1. These are two appeals from orders which arise out of similar orders. It is therefore proposed to dispose of both the appeals by this common judgment.
2. Appeal from order No. 132 of 1980 arises at the instance of the original plaintiff. The plaintiff had filed Special Civil Suit No. 257 of 1976 in the Court of the Civil Judge (Senior Division) Surat in respect of a money claim. Defendants Nos. 1, 2, 4 and 5 resisted the said suit as per the written statement Exhibit 14 stating therein that defendant No. 3 had expired on 1st Sept. 1975, Amongst other defences, defendants had contended that Surat Court had no jurisdiction since the cause of action had arisen in Bombay and the defendants were residing and carrying on business at Bombay. Issues in the said suit had been framed at Exhibit 17 and issue No. 2 thereof was as under :
'Whether this Court has jurisdiction to hear the suit?'
3. It appears that an application at Exhibit 58 had been preferred in the said suit by the aforesaid defendants requesting the Court to decide the said issue as a preliminary issue. By an order dated 28th Aug. 1978 the said application was rejected. It appears that thereafter evidence of the parties was recorded and ultimately judgment and order dated 29th Feb. 1980, Exhibit 157, was passed by the Civil Judge (Senior Division), Surat in the said suit ordering that the plaint be returned to the plaintiff for presentation to the proper Court as the Court had no jurisdiction to try the suit. The aforesaid appeal No. 151 of 1980 is directed against the said judgment and. Order
4. Special Civil Suit NO. 224 of 1916 was also regarding a money claim. Defendants Nos. 1, 2 and 5 had resisted the said suit as per the written statement Exhibit 14. lssues in the said suit had been framed at Exhibit 19. Issue No. 7 thereof is as under:
'Whether the transactions were subject to Surat jurisdiction and whether money was to be paid in Surat?'.
5. Defendants Nos. 1, 2 and 5 had preferred an app4cation dated 7th Aug 1978 at Exhibit 90 in the said suit for deciding the said issue, regarding jurisdiction as a preliminary issue. The trial Court was pleased to reject the said application by an order dated 28th Aug. 1978. It appears that evidence was thereafter recorded on all the issues and ultimately by a judgment and order dated 29th Feb. 1480 at Exhibit 157 the learned Civil Judge (Senior Division) Surat had ordered that the plaint be returned to the plaintiff for presentation to the proper Court as the Court had no jurisdiction. The aforesaid Appeal No. 151 of 1980 arises out of the said order.
6. 0. XIV R. 2 of the Civil P.C. provides as under:
'2. (1) Notwithstanding that a case may be disposed of on a preliminary issue, the Court shall, subject to the provisions of sub-rule (2), pronounce judgment on all issues.
(2) Where issues both of law and of fact arise in the same suit, and the Court is of opinion that the case or any part thereof may be disposed of on an issue of law only, it may try that issue first if that issue relates to-
(a) the jurisdiction of the Court, or
(b) a bar to the suit created by any law for the time being in force,
and for that purpose may, if it thinks fit, postpone the settlement of the other issues until after that issue has been determined, and may deal with the suit in accordance with the decision on that issue.'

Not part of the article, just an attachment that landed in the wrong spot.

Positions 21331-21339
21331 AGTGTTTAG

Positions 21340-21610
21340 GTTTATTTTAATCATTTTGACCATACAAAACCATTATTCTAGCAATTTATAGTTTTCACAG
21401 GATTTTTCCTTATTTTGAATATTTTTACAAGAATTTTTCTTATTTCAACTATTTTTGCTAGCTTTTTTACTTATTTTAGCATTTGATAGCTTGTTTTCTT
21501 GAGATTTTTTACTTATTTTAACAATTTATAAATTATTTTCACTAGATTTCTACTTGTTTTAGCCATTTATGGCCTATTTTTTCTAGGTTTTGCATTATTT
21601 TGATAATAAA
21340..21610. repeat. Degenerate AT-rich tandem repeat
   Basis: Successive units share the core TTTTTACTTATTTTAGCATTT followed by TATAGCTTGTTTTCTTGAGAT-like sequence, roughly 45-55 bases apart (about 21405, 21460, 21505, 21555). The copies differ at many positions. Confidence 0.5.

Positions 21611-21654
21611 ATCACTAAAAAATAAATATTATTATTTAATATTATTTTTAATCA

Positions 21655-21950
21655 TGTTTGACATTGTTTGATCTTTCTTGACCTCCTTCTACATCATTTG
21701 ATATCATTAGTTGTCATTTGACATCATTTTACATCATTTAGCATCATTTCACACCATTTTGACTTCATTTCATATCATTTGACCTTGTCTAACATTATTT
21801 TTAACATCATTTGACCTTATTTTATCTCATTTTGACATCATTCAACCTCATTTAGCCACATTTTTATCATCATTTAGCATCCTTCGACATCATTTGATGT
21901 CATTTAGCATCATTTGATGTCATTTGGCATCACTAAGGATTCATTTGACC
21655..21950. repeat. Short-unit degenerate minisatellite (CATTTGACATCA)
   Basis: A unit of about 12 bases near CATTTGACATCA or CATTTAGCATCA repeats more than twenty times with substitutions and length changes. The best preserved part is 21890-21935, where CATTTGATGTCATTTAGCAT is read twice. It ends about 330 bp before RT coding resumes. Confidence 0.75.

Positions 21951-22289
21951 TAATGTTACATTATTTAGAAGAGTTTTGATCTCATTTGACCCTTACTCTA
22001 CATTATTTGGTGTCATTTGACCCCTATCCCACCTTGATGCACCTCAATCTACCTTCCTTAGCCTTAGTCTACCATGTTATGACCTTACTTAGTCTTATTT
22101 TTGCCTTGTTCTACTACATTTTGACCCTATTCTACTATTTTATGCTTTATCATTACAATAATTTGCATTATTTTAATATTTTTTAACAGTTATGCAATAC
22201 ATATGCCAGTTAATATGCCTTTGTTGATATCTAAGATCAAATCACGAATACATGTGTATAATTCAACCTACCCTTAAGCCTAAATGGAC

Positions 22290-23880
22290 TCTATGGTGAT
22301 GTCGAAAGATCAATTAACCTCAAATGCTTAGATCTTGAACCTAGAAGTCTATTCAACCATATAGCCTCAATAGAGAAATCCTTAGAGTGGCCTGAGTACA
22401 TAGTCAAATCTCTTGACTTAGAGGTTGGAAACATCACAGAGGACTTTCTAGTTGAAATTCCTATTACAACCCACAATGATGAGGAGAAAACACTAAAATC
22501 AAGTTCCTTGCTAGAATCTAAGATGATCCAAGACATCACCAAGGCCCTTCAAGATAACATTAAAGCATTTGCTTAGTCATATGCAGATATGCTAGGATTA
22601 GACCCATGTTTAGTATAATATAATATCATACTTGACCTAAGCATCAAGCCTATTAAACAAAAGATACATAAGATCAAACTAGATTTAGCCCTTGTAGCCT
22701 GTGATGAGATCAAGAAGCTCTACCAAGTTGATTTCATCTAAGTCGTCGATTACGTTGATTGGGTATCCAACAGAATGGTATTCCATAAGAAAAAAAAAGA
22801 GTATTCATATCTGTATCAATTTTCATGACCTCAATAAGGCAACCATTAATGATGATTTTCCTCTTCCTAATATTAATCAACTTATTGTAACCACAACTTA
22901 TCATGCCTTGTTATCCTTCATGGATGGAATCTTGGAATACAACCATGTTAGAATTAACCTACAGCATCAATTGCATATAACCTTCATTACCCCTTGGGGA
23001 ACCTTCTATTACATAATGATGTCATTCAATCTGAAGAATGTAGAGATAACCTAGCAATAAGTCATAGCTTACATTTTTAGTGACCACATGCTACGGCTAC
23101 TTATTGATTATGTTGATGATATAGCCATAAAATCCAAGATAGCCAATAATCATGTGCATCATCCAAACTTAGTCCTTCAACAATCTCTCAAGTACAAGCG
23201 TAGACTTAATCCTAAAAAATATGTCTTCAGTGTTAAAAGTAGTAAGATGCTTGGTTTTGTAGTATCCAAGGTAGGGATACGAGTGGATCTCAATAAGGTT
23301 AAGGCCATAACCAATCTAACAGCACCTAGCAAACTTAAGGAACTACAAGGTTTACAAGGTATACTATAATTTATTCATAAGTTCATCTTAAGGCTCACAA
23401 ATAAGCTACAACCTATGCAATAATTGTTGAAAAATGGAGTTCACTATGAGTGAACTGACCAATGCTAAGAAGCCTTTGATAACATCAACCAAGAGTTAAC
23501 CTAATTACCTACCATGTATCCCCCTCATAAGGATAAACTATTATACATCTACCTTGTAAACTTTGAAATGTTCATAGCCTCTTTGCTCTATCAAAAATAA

0. XIV R. 2(1) clearly provides that even though it may be possible to dispose of a case on a preliminary issue the Court should pronounce its judgment on all issues subject to the provisions of sub-rule (2). Sub-rule (2) provides that if there is an issue of law only if that issue relates to the jurisdiction of the Court or a bar to the suit created by any law for the time being in force, then if the Court thinks fit, it can postpone the settlement of the other issues until after that issue has been determined and the Court may thereafter deal with the suit in accordance with the decision on that issue. As stated above, the Court had not reached a conclusion that an, issue of law as contemplated by O. X IV R. 2(2) had arisen in the present case. As a matter of fact, the Court had declined in both the matters to hear the issue of jurisdiction as a preliminary, issue and it thereafter proceeded to record evidence on all issues and hear arguments also. In the circumstances, it is clear in view of the provisions of O. XIV R. 2 of the Civil P.C. that it was not open for the Court after framing all issues and recording evidence on all issues to give a finding only on one issue and refrain from giving findings on other issues. The trial Court has obviously adopted a course, which was not permissible under the law in view of the mandate under O. XIV R. 2 of the Civil P.C. Such orders therefore cannot he permitted to subsist and have to be set aside. In this connection, it has been urged by Miss V. P. Shah, the learned Advocate for the appellants in both the cases that since evidence has been led and the trial Court has decided the issue of jurisdiction on merits, this Court should look into the merits of the case also and ignore the irregularity in procedure adopted by the trial Court. In view of the clear mandate under O. XIV R. 2 and also in view of the fact that the trial Court had declined to hear the issue of jurisdiction as a preliminary issue and also in view of the fact that the issue of jurisdiction in the present case was not an issue of law only, it is not possible to accept the said submission of Miss Shah. The spirit behind O. XIV R. 2 of the Civil P.C. is to have all issues decided at a time except where an issue of law only arises as contemplated in O. XIV R. 2 and even in the latter case Legislature has clothed the Court with discretion as stated therein. In this connection, Miss Shah had referred to Talati Kantilal Bhurabai v. Lalitaben, (1977) 3 SCC 516 : (AIR 1977 SC 2133). This was an appeal before the Supreme Court from a judgment of this Court dated Mar. 5, 1971on a preliminary point holding that the Civil Judge (Senior Division), Godhra had jurisdiction to entertain and try the suit filed by the respondent. Setting aside the finding of the learned Civil Judge that he had no jurisdiction to entertain the suit and therefore the plaint must be returned for presentation to the proper Court, the High Court had remanded the suit to the trial Court with a direction to determine the 'other issues' raised in the suit in the light of the evidence on record and in accordance with law. The said order of remand passed by the High Court was confirmed and the appeal was dismissed with costs. It is difficult to see how the said judgment supports the case of the present appellants. The Supreme Court in this case has clearly observed that in view of the fact that the entire evidence in this case had been recorded by the trial Court and considering that nine years had already passed over the decision of a preliminary point, it was undesirable to dispose of the matter piecemeal and that the interests of justice required peremptorily that the trial Court should proceed to dispose of the suit on the issue which it had not yet decided. It is pertinent to quote the following observations made in the said case by the Supreme Court: